How do you build the perfect puzzle? In the case of one Ernő Rubik, it involved rubber bands, wood, and inspiration. In 1975, he applied for a patent for his “Magic Cube,” but it really broke through when the Ideal Toy Company took it international five years later. Hungary might have known the fiendishly clever device since 1977, but for the rest of the world, this is the day that the Rubik’s Cube turns 40.
Rubik’s father, Ernő Sr., was a flight engineer, particularly well-known for his expertise on gliders, and his mother was the poet Magdolna Szántó. Rubik himself studied architecture and sculpture, later teaching at the Academy of Applied Arts and Design in his native Hungary. The cube began as more of a problem solving exercise than a puzzle, with Rubik trying to figure out how to make individual sections of a cube moveable, but he hit upon its game potential when he realized how the scrambling and unscrambling would work. Rubik received his “Magic Cube” patent in 1975. It went on sale under that name in toy shops in Budapest in 1977.
Businessman Tibor Laczi took the Cube to the Nuremberg Toy Fair in 1979 to try to get the puzzle some attention outside of Hungary. It worked; the Cube caught the eye of Ideal Toys, who acquired the distribution rights and re-named the puzzle the Rubik’s Cube. The toy made its international debut 40 years ago today as it began hitting the Toy Fairs in London, Paris, Nuremberg, and New York. The Cube hit stores in America in May of 1980, and sales took off once TV advertising got behind the toy. 1981 was truly the Year of the Cube; in addition to millions of units being sold in the U.S., no less than three books about solving the Cube were bestsellers. The Cube was also named Toy of the Year in Germany, France, the UK, and the U.S. in 1980, and in Italy, Finland, and Sweden in 1981. One of the side effects of the craze was “speedcubing,” which was simply the practice of solving a Cube really, really fast. It sparked competitions everywhere from college campuses to pop culture conventions.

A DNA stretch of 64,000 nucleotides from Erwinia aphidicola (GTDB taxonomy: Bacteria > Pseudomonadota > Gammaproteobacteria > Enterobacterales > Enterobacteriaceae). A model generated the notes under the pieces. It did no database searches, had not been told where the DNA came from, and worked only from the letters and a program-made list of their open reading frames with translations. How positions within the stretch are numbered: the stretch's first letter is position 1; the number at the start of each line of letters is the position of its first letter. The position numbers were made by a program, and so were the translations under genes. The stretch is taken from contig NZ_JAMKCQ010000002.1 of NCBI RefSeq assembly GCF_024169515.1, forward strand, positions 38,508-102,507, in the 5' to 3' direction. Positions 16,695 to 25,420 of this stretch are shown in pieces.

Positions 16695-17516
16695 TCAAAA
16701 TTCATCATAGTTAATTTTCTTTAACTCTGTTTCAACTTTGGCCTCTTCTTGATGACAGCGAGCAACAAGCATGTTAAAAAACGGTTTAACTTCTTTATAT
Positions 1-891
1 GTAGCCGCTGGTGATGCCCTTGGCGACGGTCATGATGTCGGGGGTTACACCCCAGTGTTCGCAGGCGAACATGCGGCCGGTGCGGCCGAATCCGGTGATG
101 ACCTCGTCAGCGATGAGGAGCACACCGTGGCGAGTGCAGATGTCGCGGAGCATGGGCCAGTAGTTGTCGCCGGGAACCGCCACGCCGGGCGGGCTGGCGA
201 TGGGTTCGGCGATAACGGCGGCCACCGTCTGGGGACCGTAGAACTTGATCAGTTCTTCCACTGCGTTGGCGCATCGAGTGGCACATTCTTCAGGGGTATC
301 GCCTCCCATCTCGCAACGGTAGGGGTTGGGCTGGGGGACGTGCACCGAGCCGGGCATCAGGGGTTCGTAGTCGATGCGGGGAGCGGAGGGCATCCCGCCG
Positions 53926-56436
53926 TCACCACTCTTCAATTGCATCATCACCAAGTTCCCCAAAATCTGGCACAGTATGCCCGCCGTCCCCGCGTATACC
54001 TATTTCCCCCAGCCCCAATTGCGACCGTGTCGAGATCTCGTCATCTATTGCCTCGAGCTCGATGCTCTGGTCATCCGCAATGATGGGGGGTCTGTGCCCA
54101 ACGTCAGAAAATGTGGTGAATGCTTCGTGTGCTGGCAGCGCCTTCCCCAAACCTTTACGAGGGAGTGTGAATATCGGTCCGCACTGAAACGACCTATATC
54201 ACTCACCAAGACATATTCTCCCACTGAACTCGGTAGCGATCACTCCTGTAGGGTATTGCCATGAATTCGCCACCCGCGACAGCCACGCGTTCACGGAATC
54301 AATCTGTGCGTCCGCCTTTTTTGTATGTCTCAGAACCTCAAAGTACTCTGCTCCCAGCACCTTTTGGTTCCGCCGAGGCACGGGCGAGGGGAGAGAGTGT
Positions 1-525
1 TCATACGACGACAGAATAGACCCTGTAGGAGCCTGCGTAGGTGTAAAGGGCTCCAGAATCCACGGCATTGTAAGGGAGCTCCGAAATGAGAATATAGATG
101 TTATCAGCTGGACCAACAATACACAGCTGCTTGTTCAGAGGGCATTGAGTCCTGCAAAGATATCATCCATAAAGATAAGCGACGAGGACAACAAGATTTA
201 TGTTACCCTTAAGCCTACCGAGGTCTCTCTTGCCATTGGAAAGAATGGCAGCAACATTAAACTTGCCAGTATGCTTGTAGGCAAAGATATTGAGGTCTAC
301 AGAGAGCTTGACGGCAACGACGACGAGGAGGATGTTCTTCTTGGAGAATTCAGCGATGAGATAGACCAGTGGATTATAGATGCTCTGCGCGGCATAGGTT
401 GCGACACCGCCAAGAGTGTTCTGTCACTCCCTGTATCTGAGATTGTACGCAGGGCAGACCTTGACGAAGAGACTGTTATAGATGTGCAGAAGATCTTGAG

Rubik went on to create other popular mechanical puzzles, including the Rubik’s Magic and the Rubik’s Snake. With the advent of social media and video sharing platforms, the Cube and similar toys got a renewed boost in popularity; that newfound visibility also prompted the return of speedcubing The inventor himself has spent the last several years touring an exhibition called Beyond Rubik’s Cube, a STEM focused program. Rubik is something of a hero in his home country, having been honored numerous times for his contributions to culture, including the Grand Cross of the Order of Saint Stephen, which is the highest award that a Hungarian citizen can receive.
40 years later, the continued popularity and iconic nature of the Rubik’s Cube speaks volumes about the mind of its creator. It’s a fiendishly simple idea built on interesting principles of mechanics and design. It has both captivated and frustrated millions and maintains a reputation as one of the great toys of all time. No one can say for sure what the perfect puzzle is, but it’s possible that Ernő Rubik came closer than anyone to solving it.
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- Sylvia discovered an 1864 photo showing three of her ____________ posing in their Union Army uniforms.